I could go on and on about the life I have had with all the problems and issues I have faced, being a first generation American, but this isn’t about me. I don’t want this to be about me. This is going to be about you.
You both grew up in different parts of India, leading different lives, and it took flying across the world for you to meet each other. You met each other, fell in love, got married and raised your family 8,431 miles away from where your parents raised you. To give some perspective, the only time I moved away from you, I moved only 283 miles.
I don’t know how you did it. I can’t fathom what it must have been like to leave the place you grew up in to move to America. I remember when we went to Ellis Island for the first time, and I kept thinking I would see some name that was from our family, but of course we didn’t—no one from our family came to Ellis Island. You were the first.
I wish I knew the right way to thank you for the life you have given me, but it feels too existential to just pop it into everyday life. There are so many questions that I want to ask but don’t know how. I want to know about your childhood. I want to know if you regret moving to America, or if you wish you had moved back to India. I want to know what it was like those first years away from your family, alone in a country that was foreign to you but is so normal to me.
I want to hear all your stories, and I am sorry that I don’t ask about them more. Hearing those stories makes me appreciate the things you have done and sacrificed so that your children could have a life that was better than yours. I know that raising us was tough. We aren’t as traditional as you, we don’t participate in all the customs, we push back on our religion, we don’t dress in traditional clothing, we don’t speak the language that you do. We aren’t the kids we would have been if you had stayed in India.
But for all that difficulty that you faced in trying to balance the life that you had in comparison to the lives that the White people around us had, I think you did pretty great. Your choice to stay in America made us well rounded. We have perspectives from different sides of the world, we understand nearly four different languages because we were surrounded by family members who spoke different things, we crave food with flavor, we are tolerant of those who are different because we are different, we have learned to stand up for ourselves and our culture, we have learned that it’s not a party until there is more family than space, that dad jokes are best when they cross over multiple languages, what hard work means, and most importantly, we learned to depend on each other and be there for each other.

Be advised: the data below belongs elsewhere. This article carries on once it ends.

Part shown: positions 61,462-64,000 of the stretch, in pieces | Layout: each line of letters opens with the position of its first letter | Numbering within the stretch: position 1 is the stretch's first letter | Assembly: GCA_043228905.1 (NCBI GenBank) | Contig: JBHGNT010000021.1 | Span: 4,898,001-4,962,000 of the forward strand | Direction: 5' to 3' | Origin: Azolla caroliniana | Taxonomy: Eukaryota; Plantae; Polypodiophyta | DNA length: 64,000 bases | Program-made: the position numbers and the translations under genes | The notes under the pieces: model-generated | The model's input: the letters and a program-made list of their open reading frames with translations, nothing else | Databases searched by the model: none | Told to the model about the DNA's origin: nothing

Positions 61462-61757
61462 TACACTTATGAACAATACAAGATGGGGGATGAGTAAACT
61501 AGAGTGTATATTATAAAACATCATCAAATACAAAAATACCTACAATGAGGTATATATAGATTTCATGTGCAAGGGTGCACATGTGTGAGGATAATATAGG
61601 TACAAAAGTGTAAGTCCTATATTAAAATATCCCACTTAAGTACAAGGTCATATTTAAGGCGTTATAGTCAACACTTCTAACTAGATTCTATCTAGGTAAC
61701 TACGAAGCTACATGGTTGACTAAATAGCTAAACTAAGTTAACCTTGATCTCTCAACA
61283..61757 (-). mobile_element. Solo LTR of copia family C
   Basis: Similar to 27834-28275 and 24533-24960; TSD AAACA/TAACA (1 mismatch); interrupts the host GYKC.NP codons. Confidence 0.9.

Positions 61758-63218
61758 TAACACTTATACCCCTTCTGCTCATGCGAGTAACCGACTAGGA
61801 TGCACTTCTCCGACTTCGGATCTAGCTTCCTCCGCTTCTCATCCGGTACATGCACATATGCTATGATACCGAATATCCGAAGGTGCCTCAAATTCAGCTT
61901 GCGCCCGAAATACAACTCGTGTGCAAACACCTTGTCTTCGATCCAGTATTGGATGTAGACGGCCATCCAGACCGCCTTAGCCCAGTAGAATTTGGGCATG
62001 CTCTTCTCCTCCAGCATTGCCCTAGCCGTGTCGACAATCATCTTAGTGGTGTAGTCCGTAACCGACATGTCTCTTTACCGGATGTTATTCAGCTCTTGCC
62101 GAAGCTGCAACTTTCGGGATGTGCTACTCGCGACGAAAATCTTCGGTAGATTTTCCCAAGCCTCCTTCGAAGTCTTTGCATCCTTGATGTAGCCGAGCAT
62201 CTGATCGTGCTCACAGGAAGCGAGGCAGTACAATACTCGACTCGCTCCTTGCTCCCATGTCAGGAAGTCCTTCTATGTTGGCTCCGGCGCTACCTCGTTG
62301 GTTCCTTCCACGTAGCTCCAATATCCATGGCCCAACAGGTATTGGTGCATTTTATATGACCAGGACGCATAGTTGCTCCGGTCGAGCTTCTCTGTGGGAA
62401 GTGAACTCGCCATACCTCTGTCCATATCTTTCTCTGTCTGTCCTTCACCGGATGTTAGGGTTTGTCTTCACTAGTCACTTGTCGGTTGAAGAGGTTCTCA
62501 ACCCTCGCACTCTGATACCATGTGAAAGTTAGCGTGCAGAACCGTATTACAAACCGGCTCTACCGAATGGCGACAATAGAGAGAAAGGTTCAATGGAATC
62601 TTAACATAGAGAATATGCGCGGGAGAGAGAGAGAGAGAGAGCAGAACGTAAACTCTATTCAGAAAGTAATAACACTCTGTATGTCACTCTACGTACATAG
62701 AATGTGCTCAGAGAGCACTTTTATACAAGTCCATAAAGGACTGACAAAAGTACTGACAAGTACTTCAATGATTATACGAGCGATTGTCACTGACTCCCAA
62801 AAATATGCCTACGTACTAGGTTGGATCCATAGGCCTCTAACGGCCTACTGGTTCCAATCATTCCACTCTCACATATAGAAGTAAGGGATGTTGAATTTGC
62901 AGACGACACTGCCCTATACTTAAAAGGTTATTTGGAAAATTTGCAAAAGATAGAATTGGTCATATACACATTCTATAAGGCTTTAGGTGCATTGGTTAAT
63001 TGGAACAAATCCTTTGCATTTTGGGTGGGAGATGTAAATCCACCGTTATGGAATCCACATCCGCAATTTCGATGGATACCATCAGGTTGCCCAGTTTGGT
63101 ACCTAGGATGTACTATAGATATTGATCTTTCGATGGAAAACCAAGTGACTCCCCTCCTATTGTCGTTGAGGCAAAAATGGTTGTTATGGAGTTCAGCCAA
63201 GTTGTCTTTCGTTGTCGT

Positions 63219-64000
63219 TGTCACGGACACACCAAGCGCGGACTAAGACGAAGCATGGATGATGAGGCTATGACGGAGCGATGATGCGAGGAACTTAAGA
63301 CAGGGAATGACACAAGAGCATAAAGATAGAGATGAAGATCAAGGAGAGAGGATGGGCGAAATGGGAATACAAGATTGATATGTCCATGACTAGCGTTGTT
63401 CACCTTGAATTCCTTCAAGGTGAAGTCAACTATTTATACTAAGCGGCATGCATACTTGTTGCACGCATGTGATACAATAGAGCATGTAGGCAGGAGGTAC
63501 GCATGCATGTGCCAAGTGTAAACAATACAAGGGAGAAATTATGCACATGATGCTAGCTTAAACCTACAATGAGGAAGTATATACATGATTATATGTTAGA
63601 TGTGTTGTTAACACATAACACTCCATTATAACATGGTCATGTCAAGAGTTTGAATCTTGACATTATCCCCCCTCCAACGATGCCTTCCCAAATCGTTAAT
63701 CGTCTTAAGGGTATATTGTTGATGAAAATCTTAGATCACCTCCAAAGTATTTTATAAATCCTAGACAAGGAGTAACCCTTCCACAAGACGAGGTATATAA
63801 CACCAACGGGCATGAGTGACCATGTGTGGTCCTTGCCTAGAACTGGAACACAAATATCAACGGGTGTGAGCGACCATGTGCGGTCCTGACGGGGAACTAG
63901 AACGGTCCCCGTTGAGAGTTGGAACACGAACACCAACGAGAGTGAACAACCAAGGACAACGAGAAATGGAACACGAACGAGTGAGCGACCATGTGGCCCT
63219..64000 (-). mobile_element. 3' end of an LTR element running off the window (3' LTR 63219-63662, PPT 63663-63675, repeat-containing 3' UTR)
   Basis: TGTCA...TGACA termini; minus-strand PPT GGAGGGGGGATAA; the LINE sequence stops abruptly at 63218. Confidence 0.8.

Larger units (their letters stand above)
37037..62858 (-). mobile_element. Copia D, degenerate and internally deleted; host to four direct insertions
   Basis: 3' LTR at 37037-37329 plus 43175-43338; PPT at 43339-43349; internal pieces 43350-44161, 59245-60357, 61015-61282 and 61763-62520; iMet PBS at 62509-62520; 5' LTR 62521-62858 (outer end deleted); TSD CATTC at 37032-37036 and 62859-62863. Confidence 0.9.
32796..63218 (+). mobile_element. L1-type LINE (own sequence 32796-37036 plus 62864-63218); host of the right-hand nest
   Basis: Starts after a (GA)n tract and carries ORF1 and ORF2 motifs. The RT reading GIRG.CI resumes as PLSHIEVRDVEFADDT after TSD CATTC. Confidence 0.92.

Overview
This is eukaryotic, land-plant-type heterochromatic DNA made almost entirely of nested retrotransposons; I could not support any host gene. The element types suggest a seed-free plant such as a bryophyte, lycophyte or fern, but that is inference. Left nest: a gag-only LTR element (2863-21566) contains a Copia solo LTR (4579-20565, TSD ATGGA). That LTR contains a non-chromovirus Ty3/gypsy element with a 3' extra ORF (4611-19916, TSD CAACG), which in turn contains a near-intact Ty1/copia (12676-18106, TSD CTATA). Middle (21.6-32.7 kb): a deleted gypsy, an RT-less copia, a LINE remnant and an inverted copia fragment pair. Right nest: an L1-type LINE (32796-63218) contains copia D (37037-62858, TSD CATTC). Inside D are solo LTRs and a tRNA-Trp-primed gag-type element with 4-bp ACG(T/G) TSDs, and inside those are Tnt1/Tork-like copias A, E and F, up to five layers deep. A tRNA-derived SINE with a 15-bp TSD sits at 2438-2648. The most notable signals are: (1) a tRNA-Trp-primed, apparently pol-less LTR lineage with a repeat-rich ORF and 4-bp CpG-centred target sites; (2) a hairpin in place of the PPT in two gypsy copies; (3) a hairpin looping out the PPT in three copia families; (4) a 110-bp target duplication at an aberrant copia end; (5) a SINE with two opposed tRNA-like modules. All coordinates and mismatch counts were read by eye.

You gave us freedom to find out who we were, because that wasn’t always an opportunity you were given. You never forced us to believe in the same things as you, because we were surrounded by people who thought differently, and you wanted us to have the right to chose. You never resented me for being embarrassed of our culture when I didn’t know any better. You taught us that family is always there for each other, whether you’re 8,000 miles away or not.
If you watched Master of None like I told you to, I think you could understand better the way I feel. In one of his performances Aziz Ansari said, “I’m not going to have any struggles to tell my kids about. What’s my story going to be? Like, ‘Oh son, once when I was flying from New York to L.A., my iPad died!’” And that’s so true! You have a wealth of stories to share with us to tell us how hard your life was, but all I have is the time I dropped my phone in the bathroom at Fenway and the screen shattered. You did all the struggling so that your kids wouldn’t—and you succeeded. The problems that I face, like racism and sexism, are problems you couldn’t prevent. But I am sure if you could, you would have moved heaven and earth if it meant we wouldn’t ever have issues.
You worked so hard and struggled so much so I can sit here on this couch, in this house, typing this letter to you. You worked to make a home in a country on a different continent far away from what you knew. You shielded us from so much hardship so we wouldn’t know what it would be like to not have any money, to not have a proper meal, to not have the things we needed or wanted. You have done so much for your children. I hope that you think that hard work has paid off, and I hope that you know that every success I have had is because of the effort you put into supporting me, pushing me, and raising me. I hope that I can give my children the life that you gave me and that I can raise them as well as you raised us.
Maybe one day I’ll be able to repay you for everything you have done, but for now, all I can say is thank you.
Anahita Padmanabhan is a rising junior majoring in Journalism at Emerson College. She is from New Jersey.